Opponents of marijuana law reform, including those who lobby against the plant’s therapeutic use when authorized by a physician, allege that the adoption of such laws will result in a significant increase in pot use by young people.
For example, in a recent open letter to US Attorney General Eric Holder and DEA Administrator Michele Leonhart, David Evans, executive director of the Drug Free Schools Coalition wrote: “The damage of marijuana — and these laws — is clear. Legalization of marijuana for ‘medical’ use and recreational use in those states has resulted in more marijuana use, particularly among young people.”
Former Drug Czar Gil Kerlikowske made similar claims during his tenure as the nation’s top anti-drug cop, stating: “These last couple years, the amount of attention that’s been given to medical marijuana has been huge. And when I’ve done focus groups with high school students in states where medical marijuana is legal, they say ‘Well, if it’s called medicine and it’s given to patients by caregivers, then that’s really the wrong message for us as high school students.’”
But a new study shows, not surprisingly, that these prohibitionists’ claims are altogether false.
In a just published working paper by the National Bureau of Economic Research, a non-partisan research organization based in Cambridge, Massachusetts, investigators from the University of Colorado at Denver, the University of Oregon, and Montana State University assessed federal data on youth marijuana use and treatment episodes for the years 1993 to 2011 — a time period when 16 states authorized medical cannabis use. They reported: “Our results are not consistent with the hypothesis that the legalization of medical marijuana caused an increase in the use of marijuana among high school students. In fact, estimates from our preferred specification are small, consistently negative, and are never statistically distinguishable from zero.”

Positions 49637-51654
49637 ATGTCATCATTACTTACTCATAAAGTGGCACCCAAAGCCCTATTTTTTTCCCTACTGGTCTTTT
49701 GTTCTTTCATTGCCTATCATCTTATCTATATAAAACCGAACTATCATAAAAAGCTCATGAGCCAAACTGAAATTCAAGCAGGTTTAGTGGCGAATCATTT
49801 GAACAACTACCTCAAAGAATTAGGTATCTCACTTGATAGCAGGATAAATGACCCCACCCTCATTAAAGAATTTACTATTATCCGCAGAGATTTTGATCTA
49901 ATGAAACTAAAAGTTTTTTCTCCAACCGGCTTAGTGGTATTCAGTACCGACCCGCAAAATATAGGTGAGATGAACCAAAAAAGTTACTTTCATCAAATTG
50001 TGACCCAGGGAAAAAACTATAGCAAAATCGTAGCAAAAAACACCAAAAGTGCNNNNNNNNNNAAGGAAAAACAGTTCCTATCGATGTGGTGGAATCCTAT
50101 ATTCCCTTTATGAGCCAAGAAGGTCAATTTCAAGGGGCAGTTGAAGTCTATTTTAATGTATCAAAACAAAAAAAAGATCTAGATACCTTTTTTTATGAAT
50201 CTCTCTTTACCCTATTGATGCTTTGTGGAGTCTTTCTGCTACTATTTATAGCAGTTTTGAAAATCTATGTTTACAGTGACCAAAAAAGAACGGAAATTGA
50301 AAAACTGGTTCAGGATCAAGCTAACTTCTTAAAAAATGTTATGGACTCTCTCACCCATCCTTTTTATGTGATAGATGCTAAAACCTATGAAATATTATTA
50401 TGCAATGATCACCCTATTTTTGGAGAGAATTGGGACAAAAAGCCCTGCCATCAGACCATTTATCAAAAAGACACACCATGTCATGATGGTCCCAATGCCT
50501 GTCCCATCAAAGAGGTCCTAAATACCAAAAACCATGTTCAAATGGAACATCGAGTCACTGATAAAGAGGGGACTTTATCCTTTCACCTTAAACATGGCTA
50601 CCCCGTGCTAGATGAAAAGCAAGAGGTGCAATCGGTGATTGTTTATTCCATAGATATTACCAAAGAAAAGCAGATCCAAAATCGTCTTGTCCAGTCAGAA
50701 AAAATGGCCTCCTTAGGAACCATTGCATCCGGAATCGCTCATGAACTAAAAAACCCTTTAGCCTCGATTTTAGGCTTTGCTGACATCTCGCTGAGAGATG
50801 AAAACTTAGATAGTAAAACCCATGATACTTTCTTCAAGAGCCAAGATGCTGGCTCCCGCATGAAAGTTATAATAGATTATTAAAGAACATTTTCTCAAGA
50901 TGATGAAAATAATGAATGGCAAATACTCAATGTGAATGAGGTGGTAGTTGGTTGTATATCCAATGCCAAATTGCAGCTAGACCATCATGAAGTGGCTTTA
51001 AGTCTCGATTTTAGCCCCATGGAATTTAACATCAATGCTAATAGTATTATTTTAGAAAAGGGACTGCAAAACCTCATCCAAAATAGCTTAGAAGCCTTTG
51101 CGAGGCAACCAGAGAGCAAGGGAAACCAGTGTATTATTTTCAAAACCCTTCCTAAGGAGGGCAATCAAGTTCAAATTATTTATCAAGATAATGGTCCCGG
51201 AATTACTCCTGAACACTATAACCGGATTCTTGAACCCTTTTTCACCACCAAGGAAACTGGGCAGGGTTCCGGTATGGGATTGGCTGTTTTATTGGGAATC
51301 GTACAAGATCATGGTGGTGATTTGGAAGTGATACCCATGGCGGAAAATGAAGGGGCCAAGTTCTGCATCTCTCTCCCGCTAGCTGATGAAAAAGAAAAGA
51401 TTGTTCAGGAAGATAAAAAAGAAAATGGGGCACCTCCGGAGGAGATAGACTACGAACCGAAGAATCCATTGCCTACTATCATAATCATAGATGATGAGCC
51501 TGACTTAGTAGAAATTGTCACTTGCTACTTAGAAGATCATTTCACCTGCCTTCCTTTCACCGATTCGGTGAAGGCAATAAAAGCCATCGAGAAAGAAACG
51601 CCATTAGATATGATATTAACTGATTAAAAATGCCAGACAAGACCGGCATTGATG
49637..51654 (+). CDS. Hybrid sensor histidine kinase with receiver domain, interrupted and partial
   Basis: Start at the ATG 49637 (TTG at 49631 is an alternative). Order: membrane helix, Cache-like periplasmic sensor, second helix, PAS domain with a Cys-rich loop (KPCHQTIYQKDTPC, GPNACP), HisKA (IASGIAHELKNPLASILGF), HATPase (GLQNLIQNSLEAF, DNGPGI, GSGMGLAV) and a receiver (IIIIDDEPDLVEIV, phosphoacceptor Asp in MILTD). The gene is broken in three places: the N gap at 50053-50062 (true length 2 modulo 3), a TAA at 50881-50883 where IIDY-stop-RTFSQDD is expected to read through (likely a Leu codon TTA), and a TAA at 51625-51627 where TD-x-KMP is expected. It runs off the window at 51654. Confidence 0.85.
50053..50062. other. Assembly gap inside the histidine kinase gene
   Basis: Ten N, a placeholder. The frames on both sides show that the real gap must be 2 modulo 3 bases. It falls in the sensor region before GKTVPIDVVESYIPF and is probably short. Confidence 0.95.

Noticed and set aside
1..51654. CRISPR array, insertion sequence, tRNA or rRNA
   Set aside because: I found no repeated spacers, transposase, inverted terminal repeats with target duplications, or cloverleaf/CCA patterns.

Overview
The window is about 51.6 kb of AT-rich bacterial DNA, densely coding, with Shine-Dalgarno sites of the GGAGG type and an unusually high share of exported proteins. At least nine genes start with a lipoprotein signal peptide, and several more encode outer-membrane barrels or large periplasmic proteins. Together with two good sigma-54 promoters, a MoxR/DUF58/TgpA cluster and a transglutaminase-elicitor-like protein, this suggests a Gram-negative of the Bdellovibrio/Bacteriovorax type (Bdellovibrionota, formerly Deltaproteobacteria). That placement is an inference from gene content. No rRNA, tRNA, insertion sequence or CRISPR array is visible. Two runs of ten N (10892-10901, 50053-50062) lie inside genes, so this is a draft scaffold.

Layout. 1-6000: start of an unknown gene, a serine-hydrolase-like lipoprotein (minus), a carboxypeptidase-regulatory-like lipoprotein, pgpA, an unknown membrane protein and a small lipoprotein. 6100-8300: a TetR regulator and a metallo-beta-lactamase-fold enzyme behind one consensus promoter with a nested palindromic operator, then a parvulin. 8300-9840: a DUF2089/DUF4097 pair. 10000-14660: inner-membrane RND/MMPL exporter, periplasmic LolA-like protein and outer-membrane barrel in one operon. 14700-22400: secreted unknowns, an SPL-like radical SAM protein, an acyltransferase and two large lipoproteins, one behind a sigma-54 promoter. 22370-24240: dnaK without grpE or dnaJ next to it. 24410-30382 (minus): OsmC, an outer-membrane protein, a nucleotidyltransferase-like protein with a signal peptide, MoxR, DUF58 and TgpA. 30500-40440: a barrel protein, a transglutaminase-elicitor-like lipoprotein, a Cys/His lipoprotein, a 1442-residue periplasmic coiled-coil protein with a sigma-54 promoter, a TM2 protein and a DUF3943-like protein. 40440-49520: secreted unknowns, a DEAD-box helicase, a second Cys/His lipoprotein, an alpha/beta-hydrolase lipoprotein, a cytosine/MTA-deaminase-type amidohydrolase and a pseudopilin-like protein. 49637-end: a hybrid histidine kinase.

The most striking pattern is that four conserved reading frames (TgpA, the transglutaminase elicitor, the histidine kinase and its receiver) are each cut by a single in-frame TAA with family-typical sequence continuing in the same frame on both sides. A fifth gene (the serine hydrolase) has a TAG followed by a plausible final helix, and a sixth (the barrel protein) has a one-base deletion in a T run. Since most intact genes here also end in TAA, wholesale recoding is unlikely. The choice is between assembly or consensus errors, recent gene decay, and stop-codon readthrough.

Or, as Washington Post contributor Chris Ingraham put it, “the notion that medical marijuana leads to increased use among teenagers is flat-out wrong. …[R]esearch show[s] no connection — none, zero, zilch — between the enactment of medical marijuana laws and underage use of the drug.”
He’s right. A separate analysis published in April in the Journal of Adolescent Health similarly determined, “This study did not find increases in adolescent marijuana use related to the legalization of medical marijuana … This suggests that concerns about ‘sending the wrong message’ may have been overblown.”
Moreover, a 2013 study published in the American Journal of Public Health also concluded that the passage of statewide medical marijuana has had no “statistically significant … effect on the prevalence of either lifetime or 30-day marijuana use” by adolescents residing in those states.
Likewise, a 2012 study by researchers at McGill University in Montreal reported: “[Passing MMLs (medical marijuana laws) decreased past-month use among adolescents … and had no discernible effect on the perceived riskiness of monthly use. … [These] estimates suggest that reported adolescent marijuana use may actually decrease following the passing of medical marijuana laws.”